Good question as a Mediterranean diet is often touted as a healthy diet that’s not only good for maintaining your weight but for heart health as well.
But what is it? There are, at the last count, 18 countries that border the Mediterranean Sea – European, North African, Middle Eastern.
Each is culturally very different with different climates and religions that influence the diets of their people.
Typically, you think of Italian, Spanish and Greek rather than North African food.
However, there are some characteristics that they all share that tend to be lumped together into a homogenized ‘Mediterranean diet’:
So is the Mediterranean Diet Healthy?
On the whole, yes. Heart disease rates are lower and people tend to live longer.
However, that’s not just down to a Mediterranean diet as activity levels are much higher, family and social support networks are stronger and lifestyles tend to be less stressful and more relaxed.
There’s a lot of fresh produce eaten, less saturated fat and more monounsaturated fat than the average northern European or north american diet.
Monounsaturates don’t have the same negative impact on heart health in terms of raised blood cholesterol that a diet high in saturates does.
However, it’s not all good news. The total consumption of fat and carbohydrates is high, which is contributing to increasing obesity rates, particularly in southern european countries.
Fat consumption is typically around 40%, largely due to the high intake of olive oil.
As mediterranean countries become increasingly ‘developed’, activity levels due to an agrarian lifestyle reduce and the consumption of processed foods increases.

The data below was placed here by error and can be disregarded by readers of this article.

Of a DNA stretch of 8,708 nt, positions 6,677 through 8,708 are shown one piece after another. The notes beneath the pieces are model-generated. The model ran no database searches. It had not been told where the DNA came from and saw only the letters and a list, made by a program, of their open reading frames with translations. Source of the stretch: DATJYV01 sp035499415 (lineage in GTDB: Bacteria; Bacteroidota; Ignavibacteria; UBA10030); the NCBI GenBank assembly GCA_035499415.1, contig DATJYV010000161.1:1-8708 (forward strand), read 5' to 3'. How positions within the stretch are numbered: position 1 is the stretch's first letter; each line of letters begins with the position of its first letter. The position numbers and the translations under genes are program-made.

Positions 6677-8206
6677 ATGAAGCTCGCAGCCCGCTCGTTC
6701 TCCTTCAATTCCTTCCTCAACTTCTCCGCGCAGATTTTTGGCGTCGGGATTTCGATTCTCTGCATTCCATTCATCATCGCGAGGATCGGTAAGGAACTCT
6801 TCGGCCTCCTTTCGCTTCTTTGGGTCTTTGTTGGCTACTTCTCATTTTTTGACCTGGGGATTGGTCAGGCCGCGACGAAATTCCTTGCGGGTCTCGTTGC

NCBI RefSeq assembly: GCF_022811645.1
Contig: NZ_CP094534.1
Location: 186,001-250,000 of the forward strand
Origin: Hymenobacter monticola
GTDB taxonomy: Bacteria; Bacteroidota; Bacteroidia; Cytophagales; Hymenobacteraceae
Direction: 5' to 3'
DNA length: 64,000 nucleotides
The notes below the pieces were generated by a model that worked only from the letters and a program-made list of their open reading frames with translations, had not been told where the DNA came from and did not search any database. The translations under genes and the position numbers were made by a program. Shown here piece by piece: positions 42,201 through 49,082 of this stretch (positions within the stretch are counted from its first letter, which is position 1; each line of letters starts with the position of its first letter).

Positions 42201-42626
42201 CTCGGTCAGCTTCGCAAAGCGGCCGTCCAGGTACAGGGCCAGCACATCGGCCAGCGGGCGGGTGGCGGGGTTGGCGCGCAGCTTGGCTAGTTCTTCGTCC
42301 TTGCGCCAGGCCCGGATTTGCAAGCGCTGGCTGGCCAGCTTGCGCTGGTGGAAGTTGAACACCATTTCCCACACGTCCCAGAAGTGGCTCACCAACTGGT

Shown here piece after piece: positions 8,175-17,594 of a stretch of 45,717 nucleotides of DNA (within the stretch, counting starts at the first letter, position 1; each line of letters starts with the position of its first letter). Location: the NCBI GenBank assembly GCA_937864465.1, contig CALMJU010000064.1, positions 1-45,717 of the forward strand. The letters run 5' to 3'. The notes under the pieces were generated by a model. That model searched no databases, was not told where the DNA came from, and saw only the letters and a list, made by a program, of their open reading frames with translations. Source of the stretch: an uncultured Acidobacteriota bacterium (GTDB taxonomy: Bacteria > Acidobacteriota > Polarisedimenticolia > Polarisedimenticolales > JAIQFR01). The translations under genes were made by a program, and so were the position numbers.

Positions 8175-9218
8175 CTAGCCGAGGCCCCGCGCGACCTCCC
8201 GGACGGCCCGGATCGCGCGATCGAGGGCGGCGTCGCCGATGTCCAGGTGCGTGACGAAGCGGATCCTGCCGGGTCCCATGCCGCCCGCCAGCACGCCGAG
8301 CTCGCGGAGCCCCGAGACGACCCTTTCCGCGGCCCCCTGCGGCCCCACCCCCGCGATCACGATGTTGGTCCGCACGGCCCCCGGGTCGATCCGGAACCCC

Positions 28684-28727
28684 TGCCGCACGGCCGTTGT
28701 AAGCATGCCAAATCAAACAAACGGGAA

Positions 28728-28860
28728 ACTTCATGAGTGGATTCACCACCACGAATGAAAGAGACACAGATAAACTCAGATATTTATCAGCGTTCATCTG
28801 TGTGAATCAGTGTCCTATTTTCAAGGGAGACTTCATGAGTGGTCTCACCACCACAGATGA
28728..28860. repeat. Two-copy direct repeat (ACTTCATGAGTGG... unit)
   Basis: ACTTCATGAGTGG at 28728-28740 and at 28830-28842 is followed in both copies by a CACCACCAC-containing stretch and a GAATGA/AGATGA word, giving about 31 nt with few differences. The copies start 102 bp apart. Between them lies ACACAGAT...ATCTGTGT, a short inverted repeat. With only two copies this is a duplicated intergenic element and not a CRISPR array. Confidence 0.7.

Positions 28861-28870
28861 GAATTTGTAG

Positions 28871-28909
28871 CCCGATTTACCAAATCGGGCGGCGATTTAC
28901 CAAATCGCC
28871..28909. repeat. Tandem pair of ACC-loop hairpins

There are plenty of burger chain restaurants in Naples, Nicosia and Nice!
Is the Mediterranean Diet Good for Weight Loss…?
Not without lots of exercise, no. It’s undeniably healthier than the typical northern european diet, but that’s down to lifestyle, not just food.
A modified version of a mediterranean diet is what many nutritionists and diet programs advocate for weight loss.
Generally one containing lots of fresh fruits and vegetables and simple, healthier cooking methods, but with less fat and carbs.
Fat in your diet needs to be kept at between 20-30% as fat has a lot of calories, whether it’s saturated or unsaturated. It needs to be eaten in moderation when trying to lose weight.
A tablespoon of oil has 120 calories, so needs to be used with caution in dressings, when cooking and so on.
Pasta, rice and cous feature heavily, so these should be limited as a high consumption of carbs without plenty of regular, vigorous exercise will contribute to weight gain.
Fish is a great source of protein and lots of fresh fruit and veg, particularly eaten raw in salads or cooked in stews and sauces are highly nutritious.
The lean protein and bulky, fiber rich veg will fill you up for longer. They’ll help to keep you from feeling hungry, making you less likely to snack on sugary and fatty foods.
The Bottom Line…
A mediterranean diet can be very healthy, but the same principles apply as they do in any healthy weight loss plan.
Follow these principles and the mediterranean diet is a good plan to follow.
Personally, we love mediterranean food and eat lots of simple, grilled fish, organic fruit and veg and always use olive oil when cooking and for dressings.
If you want more information on the mediterranean diet or a mediterranean diet weight loss plan to follow, check out e-diets here Eat, drink & be thin on the Mediterranean Diet!
Our verdict? with a little tinkering, a winner!